As she put it to me, the course of CBT I was on was really for people with “surface level” issues or those who had been on a longer and more involved course due to having much worse issues (read: suicidal) and were having something of a check-up. Being neither, she promised to push to try and keep me on for something as part of the NHS, but I was not able to, although she did point me to MIND where I have been attending therapy since. I do not blame her or the NHS for that, the funding needs to be there, but that’s another story.
Before I started weekly therapy I had periodic sessions. During the second the therapist said “And how do you feel about your depression?” I knew beforehand that the two were linked, albeit varying from person to person, but I could do nothing to argue with her because she was right, it wasn’t just anxiety, it was depression. You know, the double whammy of fun!
Between the two, the depression makes me think I’m not worthy of happiness, in turn making me miserable, which has the knock-on effect of amplifying the anxiety that I won’t be happy because I’m not doing anything to make me so. And I’m pretty lucky in that regard because my depression tends more often to hit harder in waves rather than be constant so there is some respite. Of course the anxiety is a constant problem so no solace there.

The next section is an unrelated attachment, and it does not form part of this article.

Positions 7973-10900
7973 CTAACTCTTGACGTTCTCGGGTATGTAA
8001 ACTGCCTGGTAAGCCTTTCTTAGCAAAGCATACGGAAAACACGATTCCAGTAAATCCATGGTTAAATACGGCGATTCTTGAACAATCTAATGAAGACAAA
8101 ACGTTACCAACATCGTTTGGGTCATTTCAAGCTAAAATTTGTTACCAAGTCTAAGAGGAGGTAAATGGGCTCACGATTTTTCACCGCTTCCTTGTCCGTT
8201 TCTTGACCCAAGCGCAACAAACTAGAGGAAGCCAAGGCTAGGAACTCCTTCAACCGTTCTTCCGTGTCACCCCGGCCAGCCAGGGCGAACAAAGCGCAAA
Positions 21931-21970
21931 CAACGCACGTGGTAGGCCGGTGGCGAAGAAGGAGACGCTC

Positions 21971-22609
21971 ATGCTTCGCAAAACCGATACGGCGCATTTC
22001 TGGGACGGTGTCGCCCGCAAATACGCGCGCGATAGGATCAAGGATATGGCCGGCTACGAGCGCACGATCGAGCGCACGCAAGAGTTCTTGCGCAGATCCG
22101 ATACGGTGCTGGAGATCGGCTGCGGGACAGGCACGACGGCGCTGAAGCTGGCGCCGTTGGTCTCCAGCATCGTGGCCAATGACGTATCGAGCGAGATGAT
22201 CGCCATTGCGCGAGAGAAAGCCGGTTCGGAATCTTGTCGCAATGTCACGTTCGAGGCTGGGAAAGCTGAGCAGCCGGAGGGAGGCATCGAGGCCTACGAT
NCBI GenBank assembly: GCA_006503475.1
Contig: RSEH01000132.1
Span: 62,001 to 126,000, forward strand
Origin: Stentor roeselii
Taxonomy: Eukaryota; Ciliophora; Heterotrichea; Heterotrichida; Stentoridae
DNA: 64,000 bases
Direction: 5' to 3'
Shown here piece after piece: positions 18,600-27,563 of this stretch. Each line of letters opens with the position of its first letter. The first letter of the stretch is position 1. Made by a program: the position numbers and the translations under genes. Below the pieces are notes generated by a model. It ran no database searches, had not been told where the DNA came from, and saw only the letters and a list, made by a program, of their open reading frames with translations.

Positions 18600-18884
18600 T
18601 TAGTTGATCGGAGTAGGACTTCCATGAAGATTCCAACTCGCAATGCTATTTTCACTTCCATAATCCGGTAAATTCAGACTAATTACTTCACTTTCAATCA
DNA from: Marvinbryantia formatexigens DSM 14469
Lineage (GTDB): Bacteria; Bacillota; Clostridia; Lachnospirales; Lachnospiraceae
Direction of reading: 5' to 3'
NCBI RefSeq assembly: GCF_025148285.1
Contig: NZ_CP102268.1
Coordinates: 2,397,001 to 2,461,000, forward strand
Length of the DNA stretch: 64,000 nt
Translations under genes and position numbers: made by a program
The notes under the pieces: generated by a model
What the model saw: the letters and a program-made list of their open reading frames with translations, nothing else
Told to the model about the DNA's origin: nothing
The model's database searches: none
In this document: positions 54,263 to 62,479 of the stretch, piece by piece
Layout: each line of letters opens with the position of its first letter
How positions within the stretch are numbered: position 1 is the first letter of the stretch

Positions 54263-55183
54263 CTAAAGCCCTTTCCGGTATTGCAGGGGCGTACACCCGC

This has impacted every facet of my life. I volunteer so that I can feel like I’m doing something productive, “knowing” that I am incapable of accomplishing anything else. I find it hard to let people get emotionally close, be it friends or family, because the idea that someone should care when I “know” that there’s nothing worth caring about seems abstract and that even if I did have the opportunity I still wouldn’t say anything. I indulge in subtle self-destructive tendencies because success is more terrifying than failure with there being so much more to lose, not for myself because obviously I am of little worth, but for other people it may impact. And so on.
The fact I can say this though is critical to resolving it. The first instance of depression I had was when I was 19. I went to the GP after one specific incident that was otherwise totally out of character, I raised concerns about depression without really knowing anything about it, but nothing came of it. I didn’t go back to talk about it. I then made a pretty big decision that to this day I don’t consider a bad or good move, just one I now understood why it was made because that’s all my mind could do to think of as helping. I spent months unhappy, not having any real idea of what to do. I ‘fixed’ it several months later, tricking myself into happiness and thinking that would be enough.